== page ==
Cases of Deadly ‘Superbugs’ on the Rise in US

By Kim Smiley

A new antibiotic resistant strain of bacteria is causing deaths and raising flags in US healthcare facilities. The bacteria is called Carbapenem-Resistant Enterobacteriaceae, often shortened to CRE, and is named for its ability to resist carbapenem antibiotics, the last resort treatment for antibiotic resistant bacteria. The fatality rate for those infected may be as high as 50 percent. In 2012, 4 percent of hospitals reported cases of CRE, up from about 1 percent a decade ago. The situation at long-term care hospitals is significantly worse, with 18 percent reporting cases last year.

The issue of CRE can be analyzed by building a Cause Map, a visual method for performing a root cause analysis. The first step is to create an Outline that documents all the background information for an issue. How the problem impacts the overall organization goals is also listed on the bottom of the Outline. In this example, the safety goal is obviously impacted since there have been patient deaths. After the Outline is completed, the second step is to build the Cause Map. The Cause Map is built by asking “why” questions to determine what causes contributed to the issue and then arranging the causes visually to show cause-and-effect relationships. Why have there been patient deaths?  This has occurred because they were infected with CRE and CRE infections are dangerous.

People are being exposed to CRE primarily in healthcare settings. CRE is being passed between patients within the same facility and between healthcare facilities as infected patients are transferred to different healthcare settings. Exposure is occurring between patients because infected patients may not be identified or adequately isolated. Many healthcare facilities do not have the capability to test for CRE and it’s also difficult to identify who should be tested since some patients who carry the bacteria are not symptomatic. CRE also tends to infect individuals who have other health issues and weakened immune systems. Treatment of the other issues may involve invasive medical devices, such as catheters, that can provide a pathway for infection into the body.

CRE infections are dangerous because they have a high rate of fatality, up to 50 percent according to the CDC, and they are difficult to treat. CRE are resistant to virtually all antibiotics. This strain of bacteria is also particularly worrying because they can transfer their resistance to other bacteria within their family, compounding the problem. Antibiotic resistant bacteria have developed over the years because of the wide use of antibiotics. Each time antibiotics are used, bacteria have a chance to evolve and they have over the years.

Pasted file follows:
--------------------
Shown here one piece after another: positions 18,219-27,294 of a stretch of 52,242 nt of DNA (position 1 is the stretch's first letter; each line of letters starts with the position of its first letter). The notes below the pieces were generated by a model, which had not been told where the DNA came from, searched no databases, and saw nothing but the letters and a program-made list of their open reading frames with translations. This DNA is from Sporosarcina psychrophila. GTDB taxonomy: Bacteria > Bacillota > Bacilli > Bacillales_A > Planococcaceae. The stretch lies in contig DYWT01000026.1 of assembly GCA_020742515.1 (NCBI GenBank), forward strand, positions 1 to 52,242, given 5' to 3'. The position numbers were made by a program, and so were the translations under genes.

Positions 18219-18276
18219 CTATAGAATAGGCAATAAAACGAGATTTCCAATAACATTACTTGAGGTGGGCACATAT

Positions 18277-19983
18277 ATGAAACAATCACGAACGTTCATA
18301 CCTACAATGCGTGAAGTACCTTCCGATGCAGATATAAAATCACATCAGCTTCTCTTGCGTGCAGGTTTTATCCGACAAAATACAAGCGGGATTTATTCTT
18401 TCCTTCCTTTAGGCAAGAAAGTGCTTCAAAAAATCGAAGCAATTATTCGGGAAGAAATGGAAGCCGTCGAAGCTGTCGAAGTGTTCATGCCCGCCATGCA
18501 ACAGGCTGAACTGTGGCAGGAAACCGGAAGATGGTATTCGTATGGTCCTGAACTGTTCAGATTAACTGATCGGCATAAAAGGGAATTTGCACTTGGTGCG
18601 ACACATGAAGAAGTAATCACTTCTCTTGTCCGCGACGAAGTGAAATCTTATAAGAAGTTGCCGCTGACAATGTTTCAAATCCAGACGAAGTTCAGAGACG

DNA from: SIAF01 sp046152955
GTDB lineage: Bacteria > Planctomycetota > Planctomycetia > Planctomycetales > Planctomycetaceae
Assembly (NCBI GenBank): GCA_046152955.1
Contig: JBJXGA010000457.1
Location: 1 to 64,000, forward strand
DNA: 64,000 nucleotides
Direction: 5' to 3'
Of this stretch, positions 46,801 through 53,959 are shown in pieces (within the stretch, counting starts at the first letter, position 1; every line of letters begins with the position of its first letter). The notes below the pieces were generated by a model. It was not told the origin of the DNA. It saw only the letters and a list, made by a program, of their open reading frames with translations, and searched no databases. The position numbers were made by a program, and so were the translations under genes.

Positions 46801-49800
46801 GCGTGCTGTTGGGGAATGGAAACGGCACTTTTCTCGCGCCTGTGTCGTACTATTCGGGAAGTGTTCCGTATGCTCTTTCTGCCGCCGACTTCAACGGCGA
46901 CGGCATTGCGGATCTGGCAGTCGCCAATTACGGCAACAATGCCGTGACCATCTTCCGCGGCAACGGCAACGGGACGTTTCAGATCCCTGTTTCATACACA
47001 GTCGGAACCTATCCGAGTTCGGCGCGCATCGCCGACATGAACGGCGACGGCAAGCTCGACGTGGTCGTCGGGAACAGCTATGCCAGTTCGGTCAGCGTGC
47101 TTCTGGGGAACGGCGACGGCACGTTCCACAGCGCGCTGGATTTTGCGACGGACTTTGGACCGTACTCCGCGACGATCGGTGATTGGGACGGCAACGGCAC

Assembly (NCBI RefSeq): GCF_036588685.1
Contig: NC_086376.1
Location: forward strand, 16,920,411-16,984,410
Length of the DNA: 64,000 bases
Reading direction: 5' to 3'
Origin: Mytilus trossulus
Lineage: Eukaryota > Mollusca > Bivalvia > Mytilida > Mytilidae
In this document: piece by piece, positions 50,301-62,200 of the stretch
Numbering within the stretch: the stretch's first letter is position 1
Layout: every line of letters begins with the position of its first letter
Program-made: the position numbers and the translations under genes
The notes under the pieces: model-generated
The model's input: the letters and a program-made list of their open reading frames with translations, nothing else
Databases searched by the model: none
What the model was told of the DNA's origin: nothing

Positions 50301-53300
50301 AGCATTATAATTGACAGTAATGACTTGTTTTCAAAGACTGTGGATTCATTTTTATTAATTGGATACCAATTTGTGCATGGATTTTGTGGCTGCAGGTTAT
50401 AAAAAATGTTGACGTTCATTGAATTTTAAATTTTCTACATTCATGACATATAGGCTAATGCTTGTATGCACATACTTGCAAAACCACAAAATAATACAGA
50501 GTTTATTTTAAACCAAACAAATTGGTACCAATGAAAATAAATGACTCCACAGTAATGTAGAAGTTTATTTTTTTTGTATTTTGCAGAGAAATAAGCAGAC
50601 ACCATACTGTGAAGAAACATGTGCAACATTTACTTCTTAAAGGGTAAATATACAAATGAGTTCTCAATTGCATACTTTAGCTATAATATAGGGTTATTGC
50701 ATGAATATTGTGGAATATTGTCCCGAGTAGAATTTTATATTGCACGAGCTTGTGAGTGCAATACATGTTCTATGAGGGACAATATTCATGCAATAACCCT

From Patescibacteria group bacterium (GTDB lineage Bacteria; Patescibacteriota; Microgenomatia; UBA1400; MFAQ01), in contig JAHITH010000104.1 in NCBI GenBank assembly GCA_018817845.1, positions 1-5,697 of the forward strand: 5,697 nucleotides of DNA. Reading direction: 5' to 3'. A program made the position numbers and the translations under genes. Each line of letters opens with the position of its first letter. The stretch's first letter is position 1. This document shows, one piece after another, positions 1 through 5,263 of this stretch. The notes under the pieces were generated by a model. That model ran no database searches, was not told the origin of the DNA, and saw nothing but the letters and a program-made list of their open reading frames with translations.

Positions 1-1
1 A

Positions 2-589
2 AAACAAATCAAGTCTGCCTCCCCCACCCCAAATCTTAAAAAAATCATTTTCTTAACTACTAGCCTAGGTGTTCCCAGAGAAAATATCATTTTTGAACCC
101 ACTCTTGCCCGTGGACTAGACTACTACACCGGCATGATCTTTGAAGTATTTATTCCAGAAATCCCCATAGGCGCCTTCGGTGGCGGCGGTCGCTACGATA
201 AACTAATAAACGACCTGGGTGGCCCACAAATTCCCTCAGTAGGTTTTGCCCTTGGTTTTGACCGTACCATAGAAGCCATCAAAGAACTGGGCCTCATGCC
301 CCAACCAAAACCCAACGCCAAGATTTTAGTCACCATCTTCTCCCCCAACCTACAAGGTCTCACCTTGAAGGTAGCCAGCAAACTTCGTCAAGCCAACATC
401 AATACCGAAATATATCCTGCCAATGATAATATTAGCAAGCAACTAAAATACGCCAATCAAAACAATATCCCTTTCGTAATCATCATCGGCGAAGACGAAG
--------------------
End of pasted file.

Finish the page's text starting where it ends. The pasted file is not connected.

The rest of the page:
The final step in the Cause Mapping process is to find solutions that would reduce the risk of the problem in the future. In this example, there isn’t an easy solution. There are no promising new antibiotics in development at this time that would likely be able to treat CRE infections so the best hope is to prevent the bacteria from spreading. The CDC has recommended steps such as identifying and isolating infected patients.

This example also show important it is to track the effectiveness of solutions after they are implemented because there can be unintended consequences that show up later on. Antibiotics have saved thousands of lives, but they are becoming less effective as bacteria develop resistance to them. New solutions will be needed to prevent or fight these types of infections in the future. Cause Mapping is a useful tool to document evolving issues because they can easily be adjusted and added to as new information is available.

To view a high level Cause Map, click on “Download PDF” above.